LINCOLN PARK — Silicon Valley-style education is making its way from New York and California to Chicago, but the proposed school will first have to overcome opposition from neighbors and the city's zoning board.
Altschool, a San Francisco-based for-profit school that uses technology to tailor student learning, wants to open a new location at what’s currently the Edge Bar & Grill, 2720 N. Clark St. In Alcott College Prep’s small cafeteria, Altschool’s CEO and founder Max Ventilla presented the new school proposal to fewer than 100 Lincoln Park residents Monday night.
The school offers personalized learning plans for its pupils, using apps to curate curricula for students and to communicate with parents.
“Personalized education does not mean kids just doing what they want. In fact, quite the opposite,” Ventilla said. “Knowing what the level of the student is, catering the materials just [to] a bit harder than that level, giving them subject matter that they’re interested in — all of that is only possible through personalization.”
According to the proposal, the school would have 10 teachers. Students would have alternating start times and enter the school using six spaces at the entrance, a source of concern for many of the residents due to the neighborhood’s current traffic congestion issues.
“If we can deal with traffic from Alcott, we can deal with this,” said former educator and Lincoln Park resident Bob Gilbert, adding that some of the neighborhood’s congestion could be attributed to the addition of local condos.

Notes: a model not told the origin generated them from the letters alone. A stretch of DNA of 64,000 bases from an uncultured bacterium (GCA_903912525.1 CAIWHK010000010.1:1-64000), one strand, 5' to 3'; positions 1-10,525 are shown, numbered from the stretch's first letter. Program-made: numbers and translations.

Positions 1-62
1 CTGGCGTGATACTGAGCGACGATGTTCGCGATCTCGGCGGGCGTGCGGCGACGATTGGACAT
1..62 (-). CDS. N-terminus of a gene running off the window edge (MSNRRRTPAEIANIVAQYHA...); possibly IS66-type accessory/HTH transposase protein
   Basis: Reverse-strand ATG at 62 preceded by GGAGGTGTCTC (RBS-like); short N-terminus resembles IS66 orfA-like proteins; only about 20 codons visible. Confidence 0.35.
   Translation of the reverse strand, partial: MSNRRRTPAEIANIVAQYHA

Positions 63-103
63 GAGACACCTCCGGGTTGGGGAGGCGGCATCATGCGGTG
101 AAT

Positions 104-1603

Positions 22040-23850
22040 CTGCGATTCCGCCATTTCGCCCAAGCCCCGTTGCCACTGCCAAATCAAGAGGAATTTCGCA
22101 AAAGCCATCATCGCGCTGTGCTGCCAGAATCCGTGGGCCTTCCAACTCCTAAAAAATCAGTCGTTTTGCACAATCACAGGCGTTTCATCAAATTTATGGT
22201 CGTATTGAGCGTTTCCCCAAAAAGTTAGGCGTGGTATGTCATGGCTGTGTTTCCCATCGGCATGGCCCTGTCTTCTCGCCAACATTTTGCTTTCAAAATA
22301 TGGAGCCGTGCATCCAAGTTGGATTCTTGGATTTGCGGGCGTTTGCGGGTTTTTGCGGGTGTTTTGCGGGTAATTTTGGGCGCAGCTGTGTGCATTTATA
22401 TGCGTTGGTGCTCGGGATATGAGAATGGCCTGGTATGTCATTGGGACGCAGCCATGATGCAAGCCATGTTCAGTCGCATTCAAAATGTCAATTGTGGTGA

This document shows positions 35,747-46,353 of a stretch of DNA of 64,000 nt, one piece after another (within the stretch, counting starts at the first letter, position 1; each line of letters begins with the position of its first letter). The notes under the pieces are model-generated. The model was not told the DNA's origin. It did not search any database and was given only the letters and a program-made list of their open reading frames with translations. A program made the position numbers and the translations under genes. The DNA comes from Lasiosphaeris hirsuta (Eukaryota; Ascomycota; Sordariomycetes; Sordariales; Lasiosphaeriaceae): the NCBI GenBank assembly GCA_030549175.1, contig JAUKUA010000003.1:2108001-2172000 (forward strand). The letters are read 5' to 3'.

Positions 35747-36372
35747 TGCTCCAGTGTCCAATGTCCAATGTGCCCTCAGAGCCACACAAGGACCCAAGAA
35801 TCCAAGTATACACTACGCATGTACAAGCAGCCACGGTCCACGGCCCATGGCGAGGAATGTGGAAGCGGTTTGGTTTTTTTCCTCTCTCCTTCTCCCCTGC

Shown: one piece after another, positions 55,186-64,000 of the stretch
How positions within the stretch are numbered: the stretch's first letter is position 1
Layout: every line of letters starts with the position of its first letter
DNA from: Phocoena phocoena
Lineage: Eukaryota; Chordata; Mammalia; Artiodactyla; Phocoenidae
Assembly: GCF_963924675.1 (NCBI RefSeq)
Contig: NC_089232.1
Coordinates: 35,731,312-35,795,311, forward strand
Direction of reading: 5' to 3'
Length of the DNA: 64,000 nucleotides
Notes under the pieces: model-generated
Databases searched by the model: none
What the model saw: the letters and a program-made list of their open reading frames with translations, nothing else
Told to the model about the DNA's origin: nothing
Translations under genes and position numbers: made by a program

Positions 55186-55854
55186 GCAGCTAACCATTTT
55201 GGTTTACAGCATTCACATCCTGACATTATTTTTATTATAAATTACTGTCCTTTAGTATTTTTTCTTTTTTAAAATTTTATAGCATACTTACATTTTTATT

While some residents were enthused about the school’s modern pedagogical concept, others, concerned with the already limited space on Schubert Avenue, questioned children’s safety during high traffic times, others wondered why Altschool chose the affluent Lincoln Park neighborhood rather than Chicago’s underserved communities.
“We got a lot of information back that I think will make a lot of work happen going forward. We’re going to try to address the most significant issues that people have,” Ventilla said. “Ultimately, I think it’s a solvable problem. [Lincoln Park] is a community that we’d love to be a part of.”
A traffic study was not completed at the time of the presentation to determine possible traffic outcomes. However, with 150 kids coming to school at different times and six drop-off spots available at the entrance, Ventilla said the traffic congestion could be addressed, given that some parents will walk or use public transit to get their children to school.
Still, the proposal is in its early stages. The school won’t begin accepting applications until September 2017, with annual tuition set at $25,000.
Plus, a zoning change is necessary in order for the project to continue, because it is currently zoned for a shopping district.
The top of the proposed building will house Altschool, and the ground level will be for retail space. According to Ald. Michele Smith (43rd), the final decision lies with the zoning board of appeals, adding that citizens can voice their opinions during the public hearing on the matter.
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